This model, from has been, without question, the most complicated build that I have assembled so far.  224 individual parts may not be the most of any model (not that I have been counting), but the assembly took a couple of nights.  And plenty of glue.  The hot glue gun is proving particularly useful for these models.

Made from 3mm MDF, using the #45190, 1/16th straight router bit from on the TorqueCNC.

SolentPhoto by Kara Rasmanis

Sucking in the sides

Back to the vacuum table for a sec.  I’ve been cutting out a bunch of designs on the CNC, for a school fete in October – while the machine sits idle during the week, there is no reason for it to do the same on weekends.

The vacuum table makes a huge difference – designs can be cut out without tabs, which saves a phenomenal amount of effort.  Just the time saved between removing a sheet and securing down the next is enough to be significant.

I happened to glance over at the vac this evening, and more specifically to the Clearvue cyclone-like separator (I have the older version of the mini, where they had departed from a traditional cyclone design).  The collection bin on the separator had almost completely collapsed from the vacuum that was being generated.  Lucky it hadn’t caused the lid to spring a leak, otherwise I would have lost what was being cut, and probably the cutter as well.

It makes very evident that this is generating a pretty significant vacuum, and therefore there will not be a great deal of airflow.  Problem with that is the vacuum cleaner itself.  I expect it relies on the airflow for cooling, and without it, I’m probably slowly cooking the bearings.

While the bearings can survive some heat soak, they will be mounted in plastic, and that will not be enjoying the temperature at all.  When that fails, releasing the bearings and therefore the shaft of the motor, the failure will be catastrophic.  Something that is still on my mind.

Just as an aside, after testing out the new dust extractor yesterday, cleaning up around the CNC, I kept using it today after each job, and was easily able to keep the whole work area satisfyingly clean.  This is despite having had to temporarily reduce the 8″ opening to a measly 4″ (in hindsight I should have checked what the inlet was on the unit – I need to get a multi-inlet, or drive a whopping great cyclone unit with the thing).

Thought I would be alright – drop down to Bunnies and get some plumbing fittings to carry me over.  Except they don’t have fittings that run to 200mm!  Let alone tubing.

Based on cross section area of the inlet, I can connect 4x 4″ inlets simultaneously, as the cross section area of 4x 4″ is the same as 1x 8″.  Anything less than that is restricting the extractor’s performance.  Either way, I have some thinking to do to maximise the dust draw from around the workshop.  And where the extractor will permanently reside.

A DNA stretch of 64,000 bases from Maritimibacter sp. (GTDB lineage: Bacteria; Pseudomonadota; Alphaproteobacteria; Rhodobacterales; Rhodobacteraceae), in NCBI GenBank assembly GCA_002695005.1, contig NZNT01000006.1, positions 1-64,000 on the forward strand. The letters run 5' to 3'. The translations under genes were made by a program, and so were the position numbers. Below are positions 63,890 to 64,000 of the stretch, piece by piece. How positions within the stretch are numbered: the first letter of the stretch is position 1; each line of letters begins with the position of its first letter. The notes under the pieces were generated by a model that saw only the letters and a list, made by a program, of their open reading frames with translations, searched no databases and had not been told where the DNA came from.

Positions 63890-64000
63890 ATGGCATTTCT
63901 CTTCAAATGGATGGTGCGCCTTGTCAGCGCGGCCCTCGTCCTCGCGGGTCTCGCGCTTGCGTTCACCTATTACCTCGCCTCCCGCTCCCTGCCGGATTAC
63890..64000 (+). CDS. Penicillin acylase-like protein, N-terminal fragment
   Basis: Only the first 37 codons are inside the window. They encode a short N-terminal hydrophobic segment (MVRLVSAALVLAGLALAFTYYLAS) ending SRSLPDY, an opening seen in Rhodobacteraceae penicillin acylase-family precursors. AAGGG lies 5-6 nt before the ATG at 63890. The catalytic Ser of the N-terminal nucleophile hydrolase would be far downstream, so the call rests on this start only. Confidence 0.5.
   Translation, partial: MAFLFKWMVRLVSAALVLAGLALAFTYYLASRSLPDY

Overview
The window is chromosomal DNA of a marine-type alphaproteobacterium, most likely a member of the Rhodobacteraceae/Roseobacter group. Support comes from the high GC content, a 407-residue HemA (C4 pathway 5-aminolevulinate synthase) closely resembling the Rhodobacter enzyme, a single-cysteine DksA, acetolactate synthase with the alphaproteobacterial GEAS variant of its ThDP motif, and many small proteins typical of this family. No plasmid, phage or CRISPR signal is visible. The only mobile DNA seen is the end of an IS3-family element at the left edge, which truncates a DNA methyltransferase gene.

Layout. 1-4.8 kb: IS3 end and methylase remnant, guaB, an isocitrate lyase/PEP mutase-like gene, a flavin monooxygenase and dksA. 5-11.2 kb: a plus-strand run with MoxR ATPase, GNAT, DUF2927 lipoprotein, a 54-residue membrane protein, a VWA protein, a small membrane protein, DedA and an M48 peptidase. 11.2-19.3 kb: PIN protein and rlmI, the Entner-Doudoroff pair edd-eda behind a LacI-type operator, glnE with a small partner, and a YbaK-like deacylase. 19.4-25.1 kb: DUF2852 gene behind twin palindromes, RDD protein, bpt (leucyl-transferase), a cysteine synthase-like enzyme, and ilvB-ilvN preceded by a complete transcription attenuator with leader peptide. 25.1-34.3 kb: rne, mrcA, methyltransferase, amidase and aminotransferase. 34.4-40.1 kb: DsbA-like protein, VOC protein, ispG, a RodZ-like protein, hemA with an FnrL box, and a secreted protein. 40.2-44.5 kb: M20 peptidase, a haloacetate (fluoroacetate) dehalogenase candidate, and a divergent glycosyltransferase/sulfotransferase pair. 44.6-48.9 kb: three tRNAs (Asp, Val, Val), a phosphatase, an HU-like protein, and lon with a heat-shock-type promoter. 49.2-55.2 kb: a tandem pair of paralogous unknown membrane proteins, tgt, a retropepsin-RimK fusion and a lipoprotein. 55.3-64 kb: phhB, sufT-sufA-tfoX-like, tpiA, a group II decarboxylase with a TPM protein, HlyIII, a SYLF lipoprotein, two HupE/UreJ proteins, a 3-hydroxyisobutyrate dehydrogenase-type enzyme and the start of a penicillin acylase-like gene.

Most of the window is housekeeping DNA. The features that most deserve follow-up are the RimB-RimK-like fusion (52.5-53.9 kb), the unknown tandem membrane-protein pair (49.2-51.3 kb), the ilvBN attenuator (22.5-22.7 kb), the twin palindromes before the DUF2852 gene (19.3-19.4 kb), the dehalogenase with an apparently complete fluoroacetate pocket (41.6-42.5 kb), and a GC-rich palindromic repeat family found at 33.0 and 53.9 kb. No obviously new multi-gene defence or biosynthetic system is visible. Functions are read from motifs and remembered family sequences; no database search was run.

Had a thought, and took another look at the Oneida Super Dust Deputy.  Interesting – the version available in Oz is steel, but in the US there is also a couple of statically conductive resin versions.  One that is the equivalent of the steel version is a whole $US170.   Even if the libs go and dump us with paying GST on overseas purchases, $US170 equals $A267 at the current exchange rate.  There is an XL version, with 6″ inlets and outlets.  That is interesting, but as it is not available here, a bit academic.

The steel Super Dust Deputy has one problem for me (other than being $A500), it is only for 350-850 cfm.  I can now generate 2900cfm!  Hmm – wonder what a home-made Thein could handle?

Update 2 – fixed up my maths – the Sherwood has an 8″ inlet, not 6″!

East Meets West

For many years, Timbecon was very well known as the Perth-based woodworking retail company, which also frequented the wood shows on both coasts (which is how I mainly became familiar with the brand).

As of earlier this year (as previously mentioned), Timbecon now have a store at either side of the country, with the opening of their Coburg North (Melbourne) store.  So I decided to pay it a visit.

I’m not particularly familiar with the northern suburbs, so my GPS took me right to the store front, mainly via Eastlink.

Photo 21-08-2015 10 19 23It doesn’t have a huge storefront, but I was surprised to see just how much they had fitted into the retail area.  I can’t imagine the location will remain this size forever – I see some expansion in their tea leaves!

Photo 21-08-2015 10 38 22The store has a good balance of large machines (the occasional purchases), and lots of consumables (the regular purchases – glues, finishes, sandpaper etc etc), and workshop necessities (such as clamps) (and more on them in a future post).

Photo 21-08-2015 10 40 22